We’ve been on a video frenzy this month, getting loads of videos up for your classroom, your home or just for your dancing and singing enjoyment. On our YouTube page you’ll notice that we’ve got some themed playlists. Whether you want songs about school, eating healthy foods, numbers, shapes or colors, we’ve got you covered! So check back often as we’re always updating our page! Don’t forget to subscribe and Like!
Thanks a lot for stopping by! As always, we want you to stay up to date on the latest news from BGL, because we’re always up to something fun and exciting! Check below on all the ways you can follow us around the internet and around the globe. And, as always, let us know what you think about all the great additions being made to our social media! Check us out below:
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Big Dayta is growing and we invite you to spread the word!
Big Dayta is a collaborative international project that was started in 2015. It has over 900 student participants to date. We provide resources for teachers to use Big Dayta, including an idea guide (all of aligned with Common Core standards for Math and ELA). Recently we’ve developed introductory presentations for teachers to use in the classroom (check out our previous blog post for links and details). In the coming months we’ll be developing a Project Based Learning (PBL) unit for middle school. This will enable teachers to customize the basic project for their students’ interests. We will also be providing worksheets for teachers who want to use Big Dayta for a one-off lesson of a single period that asks Common Core-aligned questions. The sheets update numbers automatically as more students join Big Dayta.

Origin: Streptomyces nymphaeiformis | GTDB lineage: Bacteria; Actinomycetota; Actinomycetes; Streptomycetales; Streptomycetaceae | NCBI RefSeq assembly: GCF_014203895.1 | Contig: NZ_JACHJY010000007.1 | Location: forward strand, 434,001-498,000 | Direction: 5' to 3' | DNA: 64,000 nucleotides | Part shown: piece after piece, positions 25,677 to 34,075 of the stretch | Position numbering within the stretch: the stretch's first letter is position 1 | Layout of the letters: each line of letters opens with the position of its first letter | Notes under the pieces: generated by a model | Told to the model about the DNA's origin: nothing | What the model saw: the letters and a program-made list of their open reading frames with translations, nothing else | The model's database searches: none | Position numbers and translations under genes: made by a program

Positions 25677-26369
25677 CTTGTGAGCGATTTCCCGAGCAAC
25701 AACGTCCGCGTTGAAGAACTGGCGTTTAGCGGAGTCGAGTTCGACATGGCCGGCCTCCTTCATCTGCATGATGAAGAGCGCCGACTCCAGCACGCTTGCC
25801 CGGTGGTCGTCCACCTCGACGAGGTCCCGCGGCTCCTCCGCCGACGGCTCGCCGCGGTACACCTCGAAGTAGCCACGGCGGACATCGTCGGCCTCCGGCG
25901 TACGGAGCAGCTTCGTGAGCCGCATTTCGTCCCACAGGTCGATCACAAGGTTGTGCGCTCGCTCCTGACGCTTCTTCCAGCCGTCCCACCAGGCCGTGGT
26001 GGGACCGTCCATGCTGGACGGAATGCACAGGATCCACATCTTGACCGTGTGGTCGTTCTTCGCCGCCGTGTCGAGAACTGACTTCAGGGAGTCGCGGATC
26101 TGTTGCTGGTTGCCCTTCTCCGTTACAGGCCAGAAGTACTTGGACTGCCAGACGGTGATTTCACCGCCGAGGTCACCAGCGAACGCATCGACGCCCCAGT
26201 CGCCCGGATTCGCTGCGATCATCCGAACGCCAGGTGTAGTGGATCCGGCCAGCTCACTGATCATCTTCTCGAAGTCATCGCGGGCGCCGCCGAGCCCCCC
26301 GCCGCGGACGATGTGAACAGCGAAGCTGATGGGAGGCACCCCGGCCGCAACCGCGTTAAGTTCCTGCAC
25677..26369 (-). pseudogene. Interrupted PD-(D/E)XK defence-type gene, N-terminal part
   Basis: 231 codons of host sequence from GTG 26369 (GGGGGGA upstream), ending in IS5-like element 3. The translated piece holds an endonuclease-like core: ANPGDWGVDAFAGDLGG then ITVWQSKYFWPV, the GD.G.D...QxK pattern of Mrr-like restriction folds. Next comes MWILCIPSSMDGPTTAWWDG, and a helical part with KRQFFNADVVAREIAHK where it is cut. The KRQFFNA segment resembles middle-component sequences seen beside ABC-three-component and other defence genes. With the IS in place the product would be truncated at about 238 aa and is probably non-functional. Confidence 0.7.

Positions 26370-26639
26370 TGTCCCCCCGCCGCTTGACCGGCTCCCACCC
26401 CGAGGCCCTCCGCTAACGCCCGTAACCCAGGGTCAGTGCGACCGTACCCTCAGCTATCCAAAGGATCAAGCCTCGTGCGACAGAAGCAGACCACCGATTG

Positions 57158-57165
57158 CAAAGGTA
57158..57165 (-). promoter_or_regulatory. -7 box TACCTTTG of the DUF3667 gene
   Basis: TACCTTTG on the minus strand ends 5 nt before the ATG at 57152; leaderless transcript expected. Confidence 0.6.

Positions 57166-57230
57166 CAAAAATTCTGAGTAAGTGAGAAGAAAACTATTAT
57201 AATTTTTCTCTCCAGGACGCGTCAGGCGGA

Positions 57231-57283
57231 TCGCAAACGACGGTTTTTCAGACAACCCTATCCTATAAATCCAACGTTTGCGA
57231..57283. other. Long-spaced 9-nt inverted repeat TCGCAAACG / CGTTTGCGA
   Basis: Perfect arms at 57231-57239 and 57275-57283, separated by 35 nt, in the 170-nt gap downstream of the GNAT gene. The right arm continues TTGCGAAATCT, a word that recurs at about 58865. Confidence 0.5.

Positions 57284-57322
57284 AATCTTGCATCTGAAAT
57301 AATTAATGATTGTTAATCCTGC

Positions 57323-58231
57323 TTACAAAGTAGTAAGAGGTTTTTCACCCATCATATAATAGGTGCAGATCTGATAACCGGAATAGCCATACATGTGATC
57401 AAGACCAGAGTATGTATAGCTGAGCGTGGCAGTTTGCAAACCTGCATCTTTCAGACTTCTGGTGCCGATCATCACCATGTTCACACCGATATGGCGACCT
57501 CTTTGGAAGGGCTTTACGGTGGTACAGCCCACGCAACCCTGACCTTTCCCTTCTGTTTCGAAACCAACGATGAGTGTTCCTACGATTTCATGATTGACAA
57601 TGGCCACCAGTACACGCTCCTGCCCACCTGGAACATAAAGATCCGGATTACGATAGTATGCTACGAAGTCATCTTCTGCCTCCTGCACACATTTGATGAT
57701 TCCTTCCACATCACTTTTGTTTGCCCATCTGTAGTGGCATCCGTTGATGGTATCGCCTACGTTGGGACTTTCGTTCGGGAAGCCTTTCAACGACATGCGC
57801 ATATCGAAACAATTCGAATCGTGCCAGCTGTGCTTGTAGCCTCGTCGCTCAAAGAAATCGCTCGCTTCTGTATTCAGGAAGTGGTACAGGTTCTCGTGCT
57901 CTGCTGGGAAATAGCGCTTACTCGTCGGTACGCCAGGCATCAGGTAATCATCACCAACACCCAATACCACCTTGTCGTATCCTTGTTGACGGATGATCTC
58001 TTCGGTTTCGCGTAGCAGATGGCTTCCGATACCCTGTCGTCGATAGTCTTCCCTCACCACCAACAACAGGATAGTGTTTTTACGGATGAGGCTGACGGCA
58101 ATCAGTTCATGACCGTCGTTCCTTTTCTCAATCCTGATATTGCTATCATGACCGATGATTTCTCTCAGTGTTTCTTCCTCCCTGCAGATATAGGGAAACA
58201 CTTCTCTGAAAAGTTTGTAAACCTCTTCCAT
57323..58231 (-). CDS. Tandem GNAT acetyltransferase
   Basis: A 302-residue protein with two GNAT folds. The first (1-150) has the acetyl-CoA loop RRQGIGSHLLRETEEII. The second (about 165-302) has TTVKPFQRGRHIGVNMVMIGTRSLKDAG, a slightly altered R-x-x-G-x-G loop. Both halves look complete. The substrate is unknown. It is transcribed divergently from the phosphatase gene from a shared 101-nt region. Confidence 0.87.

Now we want to spread the word about the project and its resources, and that’s where you come in! Follow us on Twitter @BigDayta where we’ll be announcing new resources and reaching out toteachers and others in the education field who are not in the classroom.
Big Dayta is a chance for educators to make use of human curiosity to motivate deep data exploration and dramatic skill development. Check out the Big Dayta website for more information. Follow us on Twitter @BigDayta and reach us by email at BigDayta@gmail.com.
Here at BGL we’ve always been proud to subscribe to the tenet that there is no one-size-fits-all model for education. Students have different abilities, different needs and different learning styles and education needs to adapt to accommodate all students.
Unlike other online small group conversation classes like VIP Kid and Tutor ABC, Lingoloop Jr.’s expert tutors customize each lesson based on the abilities and interests of the students. This immersive technique ensures that the learning experience is on-level, fun, and memorable.
Check back here for updates on our students’ progress!